In the Torah, there is a commandment to wear "fringes" on the corners of garments. That is, all garments of a certain size or larger, which have at least four corners, must have strings known as tzitzit attached. The original requirement was to have a blue thread among the white threads; however, since the precise shade of blue is no longer known and the source of the dye used, only the white threads are used (except among certain Hasidic groups that claim to know the dye formula).
Since the normal clothing in our time does not have four square corners, traditional Jews wear a garment that is specifically made to have four corners so that the mitzvah can be fulfilled. This is known as the tallit katan or tzitzit and is usually worn under the shirt. Some people wear them with the tzitzit showing, others conceal them. The verses giving this commandment are found in the third paragraph of the Shema, which is recited during the morning and evening prayers.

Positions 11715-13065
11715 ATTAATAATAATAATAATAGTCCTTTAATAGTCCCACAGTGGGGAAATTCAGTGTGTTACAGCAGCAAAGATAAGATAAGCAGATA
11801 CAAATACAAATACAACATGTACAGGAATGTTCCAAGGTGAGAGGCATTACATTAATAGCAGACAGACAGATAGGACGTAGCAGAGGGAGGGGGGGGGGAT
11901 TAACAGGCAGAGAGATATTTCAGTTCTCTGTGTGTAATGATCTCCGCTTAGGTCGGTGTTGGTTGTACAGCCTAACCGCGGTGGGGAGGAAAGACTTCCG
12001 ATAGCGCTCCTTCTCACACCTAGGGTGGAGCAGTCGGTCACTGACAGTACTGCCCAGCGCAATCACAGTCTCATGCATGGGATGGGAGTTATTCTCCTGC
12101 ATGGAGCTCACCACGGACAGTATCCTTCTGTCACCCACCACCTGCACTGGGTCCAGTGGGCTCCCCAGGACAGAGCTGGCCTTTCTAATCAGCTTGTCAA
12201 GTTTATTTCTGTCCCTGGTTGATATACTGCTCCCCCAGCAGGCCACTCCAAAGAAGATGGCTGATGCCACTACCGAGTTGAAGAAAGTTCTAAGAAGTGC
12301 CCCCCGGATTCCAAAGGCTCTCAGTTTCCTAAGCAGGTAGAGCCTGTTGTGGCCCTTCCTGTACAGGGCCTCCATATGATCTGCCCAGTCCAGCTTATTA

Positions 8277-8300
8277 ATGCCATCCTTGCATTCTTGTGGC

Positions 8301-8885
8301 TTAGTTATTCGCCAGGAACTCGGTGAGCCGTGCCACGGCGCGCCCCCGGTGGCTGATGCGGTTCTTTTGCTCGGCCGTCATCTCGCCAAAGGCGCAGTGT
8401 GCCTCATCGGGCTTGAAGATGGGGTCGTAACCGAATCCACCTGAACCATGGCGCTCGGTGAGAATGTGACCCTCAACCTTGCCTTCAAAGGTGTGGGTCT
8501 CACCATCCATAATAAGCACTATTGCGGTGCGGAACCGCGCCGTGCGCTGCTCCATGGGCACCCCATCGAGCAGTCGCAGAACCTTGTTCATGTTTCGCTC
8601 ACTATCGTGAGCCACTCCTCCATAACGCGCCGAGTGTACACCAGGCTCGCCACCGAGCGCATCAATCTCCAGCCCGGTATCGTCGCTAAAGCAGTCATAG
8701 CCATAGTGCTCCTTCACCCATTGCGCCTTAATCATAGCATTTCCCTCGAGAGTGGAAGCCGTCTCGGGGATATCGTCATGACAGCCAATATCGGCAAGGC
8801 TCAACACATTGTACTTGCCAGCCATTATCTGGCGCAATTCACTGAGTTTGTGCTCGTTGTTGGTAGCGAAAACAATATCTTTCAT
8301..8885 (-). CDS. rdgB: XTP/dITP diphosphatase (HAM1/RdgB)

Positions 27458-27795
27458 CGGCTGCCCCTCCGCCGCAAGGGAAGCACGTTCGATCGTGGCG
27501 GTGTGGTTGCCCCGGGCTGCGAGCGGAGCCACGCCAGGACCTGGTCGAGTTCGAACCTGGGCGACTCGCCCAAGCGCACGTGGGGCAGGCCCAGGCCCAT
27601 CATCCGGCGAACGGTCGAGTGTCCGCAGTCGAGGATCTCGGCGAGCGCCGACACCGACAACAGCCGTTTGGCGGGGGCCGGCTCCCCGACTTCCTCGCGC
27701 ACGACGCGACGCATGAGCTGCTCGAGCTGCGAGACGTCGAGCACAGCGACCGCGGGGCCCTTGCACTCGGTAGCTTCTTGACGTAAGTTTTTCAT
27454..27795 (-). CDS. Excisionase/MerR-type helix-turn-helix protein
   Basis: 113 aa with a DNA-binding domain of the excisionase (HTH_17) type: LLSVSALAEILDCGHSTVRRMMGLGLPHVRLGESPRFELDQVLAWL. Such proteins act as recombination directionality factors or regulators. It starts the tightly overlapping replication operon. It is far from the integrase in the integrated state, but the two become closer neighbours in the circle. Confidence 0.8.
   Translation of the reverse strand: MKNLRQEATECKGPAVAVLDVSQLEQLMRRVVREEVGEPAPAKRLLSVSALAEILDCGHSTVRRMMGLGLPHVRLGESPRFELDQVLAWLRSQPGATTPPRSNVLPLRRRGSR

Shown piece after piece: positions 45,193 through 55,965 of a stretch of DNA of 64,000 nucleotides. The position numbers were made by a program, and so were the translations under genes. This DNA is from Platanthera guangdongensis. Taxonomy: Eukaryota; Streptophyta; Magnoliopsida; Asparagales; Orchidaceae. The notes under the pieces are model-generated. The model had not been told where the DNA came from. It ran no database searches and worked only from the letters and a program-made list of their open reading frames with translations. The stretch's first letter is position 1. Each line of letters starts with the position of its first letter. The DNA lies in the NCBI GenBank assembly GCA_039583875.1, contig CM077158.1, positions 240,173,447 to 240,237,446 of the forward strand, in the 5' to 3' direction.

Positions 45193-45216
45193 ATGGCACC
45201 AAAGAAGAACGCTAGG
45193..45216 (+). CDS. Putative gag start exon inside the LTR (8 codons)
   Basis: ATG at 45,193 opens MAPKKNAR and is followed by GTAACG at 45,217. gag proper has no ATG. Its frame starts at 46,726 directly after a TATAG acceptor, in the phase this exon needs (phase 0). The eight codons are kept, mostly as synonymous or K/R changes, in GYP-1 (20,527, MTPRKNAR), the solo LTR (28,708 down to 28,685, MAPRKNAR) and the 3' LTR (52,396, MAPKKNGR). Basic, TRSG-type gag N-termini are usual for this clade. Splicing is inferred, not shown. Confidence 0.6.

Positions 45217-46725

During prayers, the custom is to wear a large rectangular garment with tzitzit (tallis gadol) and pray while wrapped in it. There are different customs as to when this is done. Most Ashkenazic men will begin wearing the tallis when they get married. In some Sephardic and GermanAshkenazi communities, a boy will put on a tallis when he becomes a barmitzvah (13 years old). There are some communities that begin this earlier. Customs vary among liberal Jews as to who wears a tallis and when it's worn.